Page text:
I’ve got a bad tattoo, bad because it represents the flawed execution of an ill-conceived idea. The idea was bad for the usual reasons: I was young, rash, insecure; my aesthetic sense was half-formed at best. How bad is the execution? On a scale of one to ten, with one being “Stabbed in the Chest with a Bic” and ten “The Tattoo Equivalent of Michelangelo’s The Creation of Adam,” I’d say mine clocks in at about a four (“Drunken Hackery”)—which is obviously better than two (“Rusty Sewing Needle in Juvie”) and three (“Right-Handed Artist Experiments with Left Hand”), but still, it’s not a body feature I’m proud to show off. The tattoo is inked to the meat of my left shoulder, where most of the time it’s hidden from public view, but roll my sleeve all the way up, and you’ll see a hazy blue apparition that once read Wallflower Child, the title of a song I wrote. It’s been twenty-three years since I went under the gun; the color has faded past mute, and the letters have melted to illegibility. Take a greasy White Castle box and let it bake on your dashboard for six months—that’s a fair approximation of the tattoo I’ve got.
As far as I know, there’s no easy way to un-get it. A quick Internet search tells me that removal treatments not only don’t work but are also usually more expensive and painful than the original tattoo, so a better option is to cover up the old image with a new one. But that seems like throwing good money after bad. Besides, now that the fog of my youth has lifted and I’m a forty-five-year-old English professor and father of two, I can’t think of a single image so meaningful that I’d voluntarily wear it for the second half of my life. Palimpsest would be the most logical (and literal) choice, but nobody other than my colleagues in the English department would get the joke. Plus, the risk of misspelling seems awfully high. Palinfest? Ballincest?
Since I can’t think of one image I’d want, maybe I should take the advice of Ilona, a Professional Tattoo Artist, who, in a blog post entitled “7 Steps to Successful Tattoo,” lists Step #1 as KNOW WHAT YOU DO NOT WANT!
Shoot, Ilona, that’s easy. I do not want a scorpion. I do not want a lion. I do not want a red devil or a grim reaper. No Mexican skulls. No Celtic knots. Definitely no barbed wire. No great white sharks or Japanese carp. No Chinese characters or Native American tribal bands—nothing whose meaning I’d have to look up. I do not want a Yosemite Sam. I do not want green eggs and ham. I do not want an anchor, although I’ve got to admit that the anchor (like the nautical star and the classic “MOM”-in-a-heart) holds an old school, salty dog appeal—but it wouldn’t really count unless I got it done in Singapore (and, better yet, during a stint with the merchant marine) or in Shanghai (and then only if I’d actually been shanghaied). I do not want an American flag or a bald eagle or Lady Liberty. I do not want the Nike swoosh or the Apple apple. No barcodes and no QR codes, even though I feel just as homogenized and commoditized by this hegemonic superstructure as everyone else.
I can see how in the face of so much capitalistic conformity, a new tattoo might be one way to stake out my fierce individuality. I could go with Unique or Enigma or some other word that captures me in all my complex me-ness. Ambivalent, maybe. But I do not want to think that I’m so simple a creature that my identity can be reduced to a single word. I do not want an outward manifestation of my internal belief system. I do not want to broadcast what I most value via a medium that’s been cheapened by its very ubiquity.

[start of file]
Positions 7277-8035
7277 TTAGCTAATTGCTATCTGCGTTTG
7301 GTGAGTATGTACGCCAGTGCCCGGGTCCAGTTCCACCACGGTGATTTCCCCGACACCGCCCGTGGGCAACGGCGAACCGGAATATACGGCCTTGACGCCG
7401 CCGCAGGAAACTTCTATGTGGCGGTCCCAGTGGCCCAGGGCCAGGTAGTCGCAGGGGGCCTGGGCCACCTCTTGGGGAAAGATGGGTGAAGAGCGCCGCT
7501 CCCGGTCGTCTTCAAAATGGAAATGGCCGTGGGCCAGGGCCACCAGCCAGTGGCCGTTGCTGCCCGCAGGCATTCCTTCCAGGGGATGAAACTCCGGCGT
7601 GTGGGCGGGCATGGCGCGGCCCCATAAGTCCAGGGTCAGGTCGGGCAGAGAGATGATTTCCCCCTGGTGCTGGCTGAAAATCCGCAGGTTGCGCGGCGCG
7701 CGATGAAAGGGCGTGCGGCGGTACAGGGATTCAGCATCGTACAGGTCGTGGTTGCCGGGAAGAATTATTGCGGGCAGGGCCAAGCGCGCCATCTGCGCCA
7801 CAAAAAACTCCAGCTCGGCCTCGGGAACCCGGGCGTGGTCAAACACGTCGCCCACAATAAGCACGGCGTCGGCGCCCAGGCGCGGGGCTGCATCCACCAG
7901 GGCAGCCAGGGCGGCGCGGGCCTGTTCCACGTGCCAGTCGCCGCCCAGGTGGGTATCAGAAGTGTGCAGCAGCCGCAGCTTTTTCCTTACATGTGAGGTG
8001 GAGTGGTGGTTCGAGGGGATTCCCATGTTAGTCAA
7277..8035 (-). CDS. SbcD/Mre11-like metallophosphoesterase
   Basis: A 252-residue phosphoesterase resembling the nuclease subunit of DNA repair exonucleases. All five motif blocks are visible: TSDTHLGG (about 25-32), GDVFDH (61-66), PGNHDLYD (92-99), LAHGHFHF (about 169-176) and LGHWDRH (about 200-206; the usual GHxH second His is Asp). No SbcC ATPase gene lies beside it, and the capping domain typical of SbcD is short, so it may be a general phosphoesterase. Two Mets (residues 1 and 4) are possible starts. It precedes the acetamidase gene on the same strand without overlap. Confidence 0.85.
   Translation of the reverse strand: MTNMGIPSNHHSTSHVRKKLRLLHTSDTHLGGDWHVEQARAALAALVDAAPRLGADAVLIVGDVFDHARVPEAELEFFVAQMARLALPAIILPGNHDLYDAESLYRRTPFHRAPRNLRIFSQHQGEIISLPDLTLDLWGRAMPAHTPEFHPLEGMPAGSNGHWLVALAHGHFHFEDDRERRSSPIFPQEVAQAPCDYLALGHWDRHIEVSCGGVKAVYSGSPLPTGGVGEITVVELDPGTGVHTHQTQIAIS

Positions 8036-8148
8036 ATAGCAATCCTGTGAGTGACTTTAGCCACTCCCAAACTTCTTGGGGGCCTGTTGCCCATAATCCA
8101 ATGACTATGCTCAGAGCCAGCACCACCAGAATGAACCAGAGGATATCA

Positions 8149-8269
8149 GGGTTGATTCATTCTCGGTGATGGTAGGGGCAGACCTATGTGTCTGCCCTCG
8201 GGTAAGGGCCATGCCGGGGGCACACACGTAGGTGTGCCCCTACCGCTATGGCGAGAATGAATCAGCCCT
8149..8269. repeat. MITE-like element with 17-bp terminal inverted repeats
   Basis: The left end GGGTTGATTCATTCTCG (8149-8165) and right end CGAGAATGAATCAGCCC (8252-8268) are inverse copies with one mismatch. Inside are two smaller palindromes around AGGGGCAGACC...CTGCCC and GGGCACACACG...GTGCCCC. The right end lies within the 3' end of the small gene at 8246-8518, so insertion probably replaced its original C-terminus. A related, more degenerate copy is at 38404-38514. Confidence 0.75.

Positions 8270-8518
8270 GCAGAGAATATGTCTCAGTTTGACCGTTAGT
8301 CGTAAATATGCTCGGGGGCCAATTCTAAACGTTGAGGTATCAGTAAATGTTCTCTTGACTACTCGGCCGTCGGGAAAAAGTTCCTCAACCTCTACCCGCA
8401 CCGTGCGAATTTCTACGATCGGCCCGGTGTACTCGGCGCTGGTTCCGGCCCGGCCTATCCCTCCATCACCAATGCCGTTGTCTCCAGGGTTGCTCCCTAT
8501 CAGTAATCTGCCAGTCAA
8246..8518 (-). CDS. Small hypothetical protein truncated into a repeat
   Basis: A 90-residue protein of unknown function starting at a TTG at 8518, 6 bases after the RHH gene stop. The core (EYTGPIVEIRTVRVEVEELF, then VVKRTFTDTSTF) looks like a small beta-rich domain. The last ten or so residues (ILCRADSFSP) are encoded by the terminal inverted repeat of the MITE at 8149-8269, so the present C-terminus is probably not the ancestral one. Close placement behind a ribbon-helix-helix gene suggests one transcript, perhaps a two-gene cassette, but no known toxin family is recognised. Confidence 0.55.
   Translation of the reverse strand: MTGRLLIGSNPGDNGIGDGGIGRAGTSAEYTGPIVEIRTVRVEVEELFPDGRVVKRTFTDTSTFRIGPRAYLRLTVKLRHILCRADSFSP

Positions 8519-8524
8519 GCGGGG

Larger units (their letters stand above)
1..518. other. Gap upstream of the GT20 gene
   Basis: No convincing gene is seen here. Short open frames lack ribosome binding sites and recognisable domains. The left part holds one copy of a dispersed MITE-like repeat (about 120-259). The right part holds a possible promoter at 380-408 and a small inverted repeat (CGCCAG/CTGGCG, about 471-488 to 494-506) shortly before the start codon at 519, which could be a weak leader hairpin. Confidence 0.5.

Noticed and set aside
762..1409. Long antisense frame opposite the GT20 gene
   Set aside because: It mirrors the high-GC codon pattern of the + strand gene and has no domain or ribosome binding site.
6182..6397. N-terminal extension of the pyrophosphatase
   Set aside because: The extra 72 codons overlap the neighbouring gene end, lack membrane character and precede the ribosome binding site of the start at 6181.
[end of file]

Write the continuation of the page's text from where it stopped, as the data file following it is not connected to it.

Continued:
Turns out, I know exactly what I do not want. I do not want a tattoo. That’s the whole point.
My, ahem, work , as a Professional Tattoo Artist like Ilona might call it, was not, in fact, done by a Professional Tattoo Artist but rather by a buddy of mine, John Speck, a guitar player/skateboarder who dabbled in tattooing the way my wife now experiments with homemade ricotta. This was in Detroit, in 1991, late on a Sunday morning. Speck and I were nursing hangovers in the basement of a house on Eight Mile Road that he shared with the guys in his band, The Generals. As I sat fidgeting in a folding chair, he was assembling the tattoo gun. The night before, my band, Watershed, had driven up to Michigan from Columbus, Ohio, to do a show with The Generals. My band-mates and I had recently dropped out of Ohio State, where I’d been a senior Political Science major and honor student, and climbed into a beat-up van, trying to carve out a future that wouldn’t be lived in an office cubicle. We’d played shows in Louisville and Indy, Toledo and Milwaukee. Now, we were in Detroit, where houses had bars on the windows and guitarists kept tattoo guns in their backpacks. With its crumbling buildings and vacant lots, Detroit might as well have been Beirut or Bosnia. And to me, a twenty-two-year-old son of the suburbs, it was the coolest place on the planet.
As we loaded the gear out of the bar, I tried to read the tattoos on Speck’s forearm, but there were so many, it was hard to separate one from the next. He was only nineteen, and he already had a full sleeve. Ninety percent coverage, easy. I’d never seen such high tattoo density. I thought tattoos were still the exclusive domain of bikers and longshoremen, juvenile delinquents and mechanics. Back in Columbus, I knew only one guy with a tattoo; he was, in fact, a juvenile delinquent mechanic who rode a motorcycle, and he would have made a hell of a longshoreman had he not lived more than a hundred miles from the nearest shore. None of my fellow Poli Sci majors had been tattooed. Neither had most of the musicians Watershed had played with since we dropped out of college. To me, Speck was an enigma. But it wasn’t just Speck. Everyone in Detroit seemed tatted-up, which obviously speaks to my suburban college-boy perspective, but that’s precisely the point. In 1991, tattoos weren’t yet mainstream—except in Detroit, where, along with nipple piercings, chain wallets, platform creeper shoes, and all the other rocking accoutrements that ten years later would be found on sixteen-year-old mall rats from Poughkeepsie to Peoria, they were just a regular part of the day-to-day.